A conservative approach to treatment of patients with squamous cell carcinoma from unknown head and neck primary cancers compares favorably with results of other reported more aggressive protocols utilizing comprehensive irradiation or concurrent chemoradiation, according to study results reported by Rajan S. Patel, MBChB, MD, April 29 at the American Head and Neck Society’s program during the Combined Otolaryngology Spring Meeting.
Explore this issue:October 2007
Representing the Sydney Head and Neck Cancer Institute in Australia, Dr. Patel told the audience that over the past 20 years, his facility had adopted a conservative approach with the intent of minimizing morbidity and reserving additional treatment for salvage. Treatment has been focused on the clinically involved neck only, by way of ipsilateral neck dissection and adjuvant postoperative neck irradiation in selected cases.
The optimal treatment of metastatic cervical squamous cell carcinoma arising from an unknown primary site [SCCUP] in the head and neck is unclear, Dr. Patel said. There is no real evidence that survival is greater with aggressive treatment.
Analysis of Protocol
The purpose of Dr. Patel’s study was to determine the efficacy of the treatment protocol followed at the Sydney Head and Neck Cancer Institute, and to analyze recurrence and survival following treatment, with particular reference to patterns of treatment failure.
The 20-year retrospective study looked at 70 patients with SCCUP. Neck dissection alone was done in patients with pathological neck stage 1 (pN1) disease confined to the lymph node. All remaining patients received neck dissection and adjuvant postoperative irradiation of the involved, dissected neck. Indications for adjuvant postoperative neck irradiation included previous open biopsy, extracapsular spread (ECS), and advanced neck disease (pN2 or pN3).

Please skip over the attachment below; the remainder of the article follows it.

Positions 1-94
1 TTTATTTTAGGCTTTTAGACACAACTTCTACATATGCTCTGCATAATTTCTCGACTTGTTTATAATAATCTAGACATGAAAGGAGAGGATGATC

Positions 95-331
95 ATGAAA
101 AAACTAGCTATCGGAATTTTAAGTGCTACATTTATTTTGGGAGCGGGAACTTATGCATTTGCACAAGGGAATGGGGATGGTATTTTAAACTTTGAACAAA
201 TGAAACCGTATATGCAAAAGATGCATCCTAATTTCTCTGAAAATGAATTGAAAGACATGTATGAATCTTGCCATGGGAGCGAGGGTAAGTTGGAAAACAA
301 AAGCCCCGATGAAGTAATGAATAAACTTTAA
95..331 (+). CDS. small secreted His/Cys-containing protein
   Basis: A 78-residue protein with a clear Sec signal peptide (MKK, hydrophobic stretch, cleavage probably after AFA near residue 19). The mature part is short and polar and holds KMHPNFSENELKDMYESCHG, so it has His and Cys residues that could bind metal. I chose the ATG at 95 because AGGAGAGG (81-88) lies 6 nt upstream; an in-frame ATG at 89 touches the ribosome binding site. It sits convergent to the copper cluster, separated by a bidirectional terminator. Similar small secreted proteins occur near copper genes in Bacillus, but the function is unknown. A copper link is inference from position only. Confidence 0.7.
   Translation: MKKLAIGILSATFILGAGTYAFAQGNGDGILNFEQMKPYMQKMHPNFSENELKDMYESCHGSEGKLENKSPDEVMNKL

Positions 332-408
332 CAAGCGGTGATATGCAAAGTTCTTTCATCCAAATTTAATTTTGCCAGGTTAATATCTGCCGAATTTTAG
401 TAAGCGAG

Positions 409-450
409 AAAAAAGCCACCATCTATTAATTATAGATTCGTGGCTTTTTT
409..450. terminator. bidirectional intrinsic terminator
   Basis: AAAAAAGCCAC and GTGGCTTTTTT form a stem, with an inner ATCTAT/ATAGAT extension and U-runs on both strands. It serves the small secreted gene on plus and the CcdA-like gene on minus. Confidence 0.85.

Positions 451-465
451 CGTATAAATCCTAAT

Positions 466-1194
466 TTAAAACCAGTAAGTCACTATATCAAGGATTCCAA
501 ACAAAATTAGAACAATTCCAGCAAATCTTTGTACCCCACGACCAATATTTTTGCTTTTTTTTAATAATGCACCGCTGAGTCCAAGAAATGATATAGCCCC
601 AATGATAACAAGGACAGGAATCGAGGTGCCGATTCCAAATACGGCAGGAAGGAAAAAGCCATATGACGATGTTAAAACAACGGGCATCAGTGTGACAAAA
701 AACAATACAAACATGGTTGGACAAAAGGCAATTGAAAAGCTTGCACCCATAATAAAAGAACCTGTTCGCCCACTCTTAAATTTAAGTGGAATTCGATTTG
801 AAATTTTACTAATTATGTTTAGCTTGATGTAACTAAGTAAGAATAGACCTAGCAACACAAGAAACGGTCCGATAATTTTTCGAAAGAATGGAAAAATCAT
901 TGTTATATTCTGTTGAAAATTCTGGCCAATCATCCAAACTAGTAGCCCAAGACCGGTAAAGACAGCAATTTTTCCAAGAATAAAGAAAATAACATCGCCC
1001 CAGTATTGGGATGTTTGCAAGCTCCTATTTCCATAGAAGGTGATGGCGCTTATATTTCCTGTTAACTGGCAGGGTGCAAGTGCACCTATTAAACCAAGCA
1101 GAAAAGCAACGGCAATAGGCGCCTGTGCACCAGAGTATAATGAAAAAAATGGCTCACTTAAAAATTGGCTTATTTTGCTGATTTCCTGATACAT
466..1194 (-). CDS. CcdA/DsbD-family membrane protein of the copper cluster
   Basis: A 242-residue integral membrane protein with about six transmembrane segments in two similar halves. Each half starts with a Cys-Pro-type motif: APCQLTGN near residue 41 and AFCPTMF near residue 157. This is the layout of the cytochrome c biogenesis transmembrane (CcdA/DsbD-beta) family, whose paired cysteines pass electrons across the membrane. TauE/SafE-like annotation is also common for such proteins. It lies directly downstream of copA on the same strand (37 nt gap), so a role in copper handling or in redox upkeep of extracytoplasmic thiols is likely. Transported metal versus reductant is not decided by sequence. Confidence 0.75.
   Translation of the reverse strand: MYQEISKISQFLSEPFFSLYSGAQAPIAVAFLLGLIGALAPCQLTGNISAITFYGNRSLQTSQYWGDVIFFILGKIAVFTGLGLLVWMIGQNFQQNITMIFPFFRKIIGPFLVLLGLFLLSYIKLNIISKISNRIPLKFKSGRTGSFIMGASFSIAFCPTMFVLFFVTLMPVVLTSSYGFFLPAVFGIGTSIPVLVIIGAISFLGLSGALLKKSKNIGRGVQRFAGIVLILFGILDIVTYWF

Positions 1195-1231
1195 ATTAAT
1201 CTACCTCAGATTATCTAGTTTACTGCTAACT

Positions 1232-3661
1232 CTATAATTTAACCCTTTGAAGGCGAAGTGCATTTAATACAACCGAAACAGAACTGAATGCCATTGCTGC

Dr. Patel said that primary tumors subsequently emerged in eight patients, at a median of 18 months after neck dissection. Postoperative adjuvant radiotherapy was planned for all of these patients according to the Sydney protocol, but two patients refused. Three patients had undergone negative biopsy of what ultimately proved to be the primary site. Salvage treatment was undertaken in six of the eight and included surgery and adjuvant radiotherapy in four patients and surgery alone in two. Of the six patients who had salvage treatment, three are alive and disease-free, while three died. One patient died two months after treatment and the eighth patient was lost to follow-up.
Fourteen patients experienced cancer recurrence with a median time of nine months. Histology demonstrated ECS in all but one patient. Ipsilateral (dissected) neck failure occurred in nine patients who were rated pN2 or pN3. All these patients had received postoperative adjuvant neck irradiation.